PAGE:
Numerical study of large deformation retrogressive landslides in sensitive clay triggered by toe erosion and earthquake

Wang, Chen (2020) Numerical study of large deformation retrogressive landslides in sensitive clay triggered by toe erosion and earthquake. Doctoral (PhD) thesis, Memorial University of Newfoundland.

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Landslides in sensitive clays represent a severe geohazard in eastern Canada and Scandinavia. Triggered by various factors, such as toe erosion, earthquake, and human activities, a sensitive clay landslide can affect a large area and cause damage to infrastructure. The evaluation of risk associated with sensitive clay landslides is an important but challenging task because the failure mechanisms are not well understood. Different types of landslide (e.g. flowslide, monolithic slide, and spread) occur through significantly different failure processes that affect both retrogression and run-out. Full-scale modeling of such large-scale landslides is not practically feasible. On the other hand, real-time monitoring of the failure in the field is not possible. Therefore, the characteristics of the landslides are generally evaluated by comparing post-slide field investigations with available information on the site before the landslide. Numerical modeling could be an alternative tool to obtain further insights into the failure mechanisms. The failure occurs by progressive formation of shear bands where extremely large plastic shear strain generates, and the failed soil displaces over a large distance. Consequently, the methods commonly used for slope stability analysis, such as limit equilibrium (LE) methods and Lagrangian-based finite element (FE) methods, cannot be used to model the whole process of a sensitive clay landslide. The main objective of the present study is to analyze the factors affecting the failure pattern and extent of sensitive clay landslides triggered by toe erosion and seismic loading. A large deformation finite element (LDFE) method based on Eulerian approach is used to simulate the triggering of the landslide, subsequent failure of soil blocks and run-out of the debris. The landslide generally occurs rapidly in a matter of few minutes; therefore, the simulation is performed for the undrained condition. The strain-softening behavior of sensitive clay is defined as a function of plastic shear displacement that reduces the undrained shear strength to a very low value at a large strain. A strain-rate dependent undrained shear strength model is used, which can model the behavior of soil and remolded clay that flows at a high speed as a fluid-like material. The formation of a slope generally occurs due to the removal of the materials in drained condition. Moreover, groundwater seepage might dominate the failure of a slope. Numerical simulation techniques for the Eulerian based LDFE method are developed to simulate in-situ effective stresses, which can be used for the cases of widely varying earth pressure coefficient at rest, even greater than unity. Based on the thermal-hydraulic analogy, a numerical modeling technique is developed for seepage analysis. The above-mentioned methods can successfully simulate the initial stress condition in the soil that affects the failure mechanisms significantly. Many failures of sensitive clay slope are initiated by toe erosion. Conducting LDFE simulations, the potential conditions required for a flowslide and a spread are identified. The type and extent (retrogression and run-out) of a landslide depend on a combination of several factors related to geometry and soil properties. A single parameter, such as stability number, remolded shear strength, liquidity index or remolded energy, may not always be suitable to categorize failure type. Increasing lateral earth pressure coefficient at-rest shows a trend of occurring spreads, while a low remolded shear strength and favorable conditions for rapid displacement of debris result in flowslides. The comparison of LDFE simulations and post-slide investigations of the 2010 Saint-Jude landslide show that the present numerical simulations can explain several features of the landslide, including the effects of seepage and an opposite riverbank on progressive failure. Finally, pseudostatic and dynamic analyses are performed using the developed LDFE method to study the progressive formation of failure planes in clay slopes subjected to earthquake loading. The LDFE modeling in Eulerian approach can simulate the large displacement of the failed soil blocks, considering the reduction of shear strength due to strain-softening.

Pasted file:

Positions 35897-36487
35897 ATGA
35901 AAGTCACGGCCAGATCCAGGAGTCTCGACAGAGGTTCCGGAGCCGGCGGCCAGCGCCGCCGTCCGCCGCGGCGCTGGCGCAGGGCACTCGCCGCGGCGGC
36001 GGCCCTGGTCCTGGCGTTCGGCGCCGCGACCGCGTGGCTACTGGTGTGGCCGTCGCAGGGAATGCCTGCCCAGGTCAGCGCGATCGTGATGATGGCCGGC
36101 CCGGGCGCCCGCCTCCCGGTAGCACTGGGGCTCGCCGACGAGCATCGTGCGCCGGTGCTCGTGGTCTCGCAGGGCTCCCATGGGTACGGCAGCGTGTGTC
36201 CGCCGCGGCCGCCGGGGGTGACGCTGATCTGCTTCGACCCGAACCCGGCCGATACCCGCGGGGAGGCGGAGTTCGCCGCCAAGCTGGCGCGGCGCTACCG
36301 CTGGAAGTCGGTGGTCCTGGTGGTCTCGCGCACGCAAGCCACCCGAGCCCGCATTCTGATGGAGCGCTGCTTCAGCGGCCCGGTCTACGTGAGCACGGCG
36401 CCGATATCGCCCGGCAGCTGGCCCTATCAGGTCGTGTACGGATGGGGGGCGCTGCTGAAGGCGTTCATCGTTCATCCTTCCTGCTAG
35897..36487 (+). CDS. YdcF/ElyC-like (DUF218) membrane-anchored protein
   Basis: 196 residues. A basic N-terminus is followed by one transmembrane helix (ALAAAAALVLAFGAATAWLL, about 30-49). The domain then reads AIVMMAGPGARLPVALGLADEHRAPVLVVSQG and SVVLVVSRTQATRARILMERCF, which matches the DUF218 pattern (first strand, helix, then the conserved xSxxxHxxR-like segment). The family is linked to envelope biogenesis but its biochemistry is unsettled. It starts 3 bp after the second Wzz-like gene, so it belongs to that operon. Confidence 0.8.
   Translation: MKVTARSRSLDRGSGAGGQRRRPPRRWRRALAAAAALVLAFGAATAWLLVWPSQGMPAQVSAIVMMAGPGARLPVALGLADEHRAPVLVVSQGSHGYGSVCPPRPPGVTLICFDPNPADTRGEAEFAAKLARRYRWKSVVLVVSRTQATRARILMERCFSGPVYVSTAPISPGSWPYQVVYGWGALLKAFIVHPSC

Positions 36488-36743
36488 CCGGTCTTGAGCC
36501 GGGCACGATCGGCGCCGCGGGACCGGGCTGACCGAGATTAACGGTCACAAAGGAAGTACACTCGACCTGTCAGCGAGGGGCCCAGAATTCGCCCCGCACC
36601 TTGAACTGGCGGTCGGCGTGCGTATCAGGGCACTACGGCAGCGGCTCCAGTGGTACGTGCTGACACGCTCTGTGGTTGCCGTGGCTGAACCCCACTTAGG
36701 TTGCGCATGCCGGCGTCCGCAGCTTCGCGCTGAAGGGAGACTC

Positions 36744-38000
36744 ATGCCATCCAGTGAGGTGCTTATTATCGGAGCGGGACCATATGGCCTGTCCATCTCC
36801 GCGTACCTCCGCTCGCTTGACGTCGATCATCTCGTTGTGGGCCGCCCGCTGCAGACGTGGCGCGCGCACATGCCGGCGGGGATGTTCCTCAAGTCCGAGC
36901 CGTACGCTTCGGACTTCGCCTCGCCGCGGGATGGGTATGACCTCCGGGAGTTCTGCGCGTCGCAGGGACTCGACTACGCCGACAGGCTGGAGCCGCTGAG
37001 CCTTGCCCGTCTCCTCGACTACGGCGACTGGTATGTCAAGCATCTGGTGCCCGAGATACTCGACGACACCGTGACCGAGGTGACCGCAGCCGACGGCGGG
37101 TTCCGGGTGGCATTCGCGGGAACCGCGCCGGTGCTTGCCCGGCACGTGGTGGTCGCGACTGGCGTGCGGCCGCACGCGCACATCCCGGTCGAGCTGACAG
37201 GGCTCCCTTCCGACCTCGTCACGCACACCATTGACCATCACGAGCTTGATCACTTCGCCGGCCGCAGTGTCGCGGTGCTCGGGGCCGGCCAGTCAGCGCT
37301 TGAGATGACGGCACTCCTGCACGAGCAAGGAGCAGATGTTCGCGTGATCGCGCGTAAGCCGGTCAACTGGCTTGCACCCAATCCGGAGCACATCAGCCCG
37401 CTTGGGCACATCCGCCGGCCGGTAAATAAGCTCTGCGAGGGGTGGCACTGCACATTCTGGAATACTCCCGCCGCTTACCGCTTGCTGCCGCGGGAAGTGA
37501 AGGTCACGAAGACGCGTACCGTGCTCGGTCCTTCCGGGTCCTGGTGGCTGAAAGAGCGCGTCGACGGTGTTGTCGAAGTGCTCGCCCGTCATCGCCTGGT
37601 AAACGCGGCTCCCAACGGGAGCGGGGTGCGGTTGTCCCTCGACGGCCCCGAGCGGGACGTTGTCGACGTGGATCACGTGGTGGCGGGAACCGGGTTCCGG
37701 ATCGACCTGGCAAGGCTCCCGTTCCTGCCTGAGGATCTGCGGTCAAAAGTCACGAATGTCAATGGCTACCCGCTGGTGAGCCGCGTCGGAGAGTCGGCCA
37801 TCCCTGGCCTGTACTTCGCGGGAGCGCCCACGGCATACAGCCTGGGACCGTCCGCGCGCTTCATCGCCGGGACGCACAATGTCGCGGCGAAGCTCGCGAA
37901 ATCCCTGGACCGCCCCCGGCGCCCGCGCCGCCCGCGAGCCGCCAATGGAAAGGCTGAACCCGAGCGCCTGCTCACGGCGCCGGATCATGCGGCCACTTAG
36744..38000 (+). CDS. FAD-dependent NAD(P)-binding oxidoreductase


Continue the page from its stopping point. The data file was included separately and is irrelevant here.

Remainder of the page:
Item Type: Thesis (Doctoral (PhD))
Item ID: 14394
Additional Information: Includes bibliographical references.
Keywords: Sensitive clay, Landslide, Seepage, Numerical modelling Dynamic
Department(s): Engineering and Applied Science, Faculty of
Date: February 2020
Date Type: Submission
Digital Object Identifier (DOI):
Library of Congress Subject Heading: Landslide hazard analysis--Mathematical models; Clay--Composition.

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